You can't blame Gov. Paul Cellucci for wanting to use some of the
tobacco settlement money for programs other than those directly related to smoking
If you don't know smoking is bad for you by now, you're never going
to know it. And if you haven't stopped smoking by now, you apparently don't care what
inhaling all that tobacco is doing to your lungs, heart, etc.
The Bay State has been a national leader in the field of tobacco
education, and is currently spending some $31 million a year trying to convince people to
stop smoking. The campaign has been very effective, but it's created a substantial
bureaucracy and been a lucrative source of income for advertising agencies and others
involved in the production of TV spots and other vehicles used to get the word out that
this is a dirty and unhealthy habit.
Does the campaign require all or even a significant portion of the
$7.6 billion the state is scheduled to receive over the next 25 years as its share of the
settlement with the tobacco companies? We don't think so.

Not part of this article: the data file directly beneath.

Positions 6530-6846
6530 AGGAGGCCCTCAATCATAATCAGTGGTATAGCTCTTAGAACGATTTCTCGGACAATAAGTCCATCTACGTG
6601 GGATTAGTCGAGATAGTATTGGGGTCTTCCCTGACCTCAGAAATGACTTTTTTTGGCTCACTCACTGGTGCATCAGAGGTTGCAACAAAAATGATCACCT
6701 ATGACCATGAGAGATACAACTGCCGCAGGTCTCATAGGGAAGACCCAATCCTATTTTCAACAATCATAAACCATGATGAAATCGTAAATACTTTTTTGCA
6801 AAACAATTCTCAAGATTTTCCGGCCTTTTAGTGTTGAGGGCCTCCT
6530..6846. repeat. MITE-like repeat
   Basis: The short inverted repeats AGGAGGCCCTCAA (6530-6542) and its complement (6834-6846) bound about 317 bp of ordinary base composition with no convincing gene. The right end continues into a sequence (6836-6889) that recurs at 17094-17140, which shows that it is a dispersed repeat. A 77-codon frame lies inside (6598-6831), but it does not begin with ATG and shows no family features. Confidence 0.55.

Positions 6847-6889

On the other hand, we don't agree with Cellucci that some $4 million
of this money ought to be used to expand a program by which firefighters are paid on an
overtime basis to go into schools and talk to kids about how cigarettes can cause fires.
That's another worthwhile program, to be sure, and there are probably some circumstances
in which overtime is warranted.
But a 400 percent increase, (from $1 million to $5 million, according
to the Boston Globe, which goes on to suggest this may be payback for the firefighters'
endorsement of Cellucci in last year's election) seems excessive.
We'd prefer to see all of this money go into the general fund, which
bears most of the cost of smoking-related illnesses suffered by state employees, Medicaid
recipients and the like, after all. That way the amount of money spent on the various
anti-smoking and smoking safety efforts should be considered separately from the amount of
money flowing into the state's coffers. And perhaps, as
Citizens for Limited Taxation and Government suggests, at least a portion of it might be
returned to the taxpayers.